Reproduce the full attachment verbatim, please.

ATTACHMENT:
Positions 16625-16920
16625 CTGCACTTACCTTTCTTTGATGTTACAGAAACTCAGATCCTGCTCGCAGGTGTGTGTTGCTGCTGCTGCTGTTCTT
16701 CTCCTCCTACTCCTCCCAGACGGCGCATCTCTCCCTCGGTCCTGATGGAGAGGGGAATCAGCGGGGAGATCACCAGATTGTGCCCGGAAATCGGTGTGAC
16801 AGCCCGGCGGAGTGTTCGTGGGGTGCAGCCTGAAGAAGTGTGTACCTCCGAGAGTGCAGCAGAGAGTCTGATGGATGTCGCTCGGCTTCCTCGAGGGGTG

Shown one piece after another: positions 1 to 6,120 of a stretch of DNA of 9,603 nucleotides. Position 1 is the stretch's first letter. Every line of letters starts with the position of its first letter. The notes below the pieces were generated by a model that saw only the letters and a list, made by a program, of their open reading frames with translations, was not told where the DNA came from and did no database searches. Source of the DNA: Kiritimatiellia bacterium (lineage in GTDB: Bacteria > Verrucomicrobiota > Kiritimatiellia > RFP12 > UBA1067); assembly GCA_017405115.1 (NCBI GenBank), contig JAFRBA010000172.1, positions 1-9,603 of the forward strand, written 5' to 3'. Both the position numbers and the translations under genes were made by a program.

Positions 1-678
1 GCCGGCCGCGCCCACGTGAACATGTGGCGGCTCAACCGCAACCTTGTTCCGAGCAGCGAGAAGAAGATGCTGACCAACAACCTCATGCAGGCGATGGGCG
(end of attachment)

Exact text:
Positions 16625-16920
16625 CTGCACTTACCTTTCTTTGATGTTACAGAAACTCAGATCCTGCTCGCAGGTGTGTGTTGCTGCTGCTGCTGTTCTT
16701 CTCCTCCTACTCCTCCCAGACGGCGCATCTCTCCCTCGGTCCTGATGGAGAGGGGAATCAGCGGGGAGATCACCAGATTGTGCCCGGAAATCGGTGTGAC
16801 AGCCCGGCGGAGTGTTCGTGGGGTGCAGCCTGAAGAAGTGTGTACCTCCGAGAGTGCAGCAGAGAGTCTGATGGATGTCGCTCGGCTTCCTCGAGGGGTG

Shown one piece after another: positions 1 to 6,120 of a stretch of DNA of 9,603 nucleotides. Position 1 is the stretch's first letter. Every line of letters starts with the position of its first letter. The notes below the pieces were generated by a model that saw only the letters and a list, made by a program, of their open reading frames with translations, was not told where the DNA came from and did no database searches. Source of the DNA: Kiritimatiellia bacterium (lineage in GTDB: Bacteria > Verrucomicrobiota > Kiritimatiellia > RFP12 > UBA1067); assembly GCA_017405115.1 (NCBI GenBank), contig JAFRBA010000172.1, positions 1-9,603 of the forward strand, written 5' to 3'. Both the position numbers and the translations under genes were made by a program.

Positions 1-678
1 GCCGGCCGCGCCCACGTGAACATGTGGCGGCTCAACCGCAACCTTGTTCCGAGCAGCGAGAAGAAGATGCTGACCAACAACCTCATGCAGGCGATGGGCG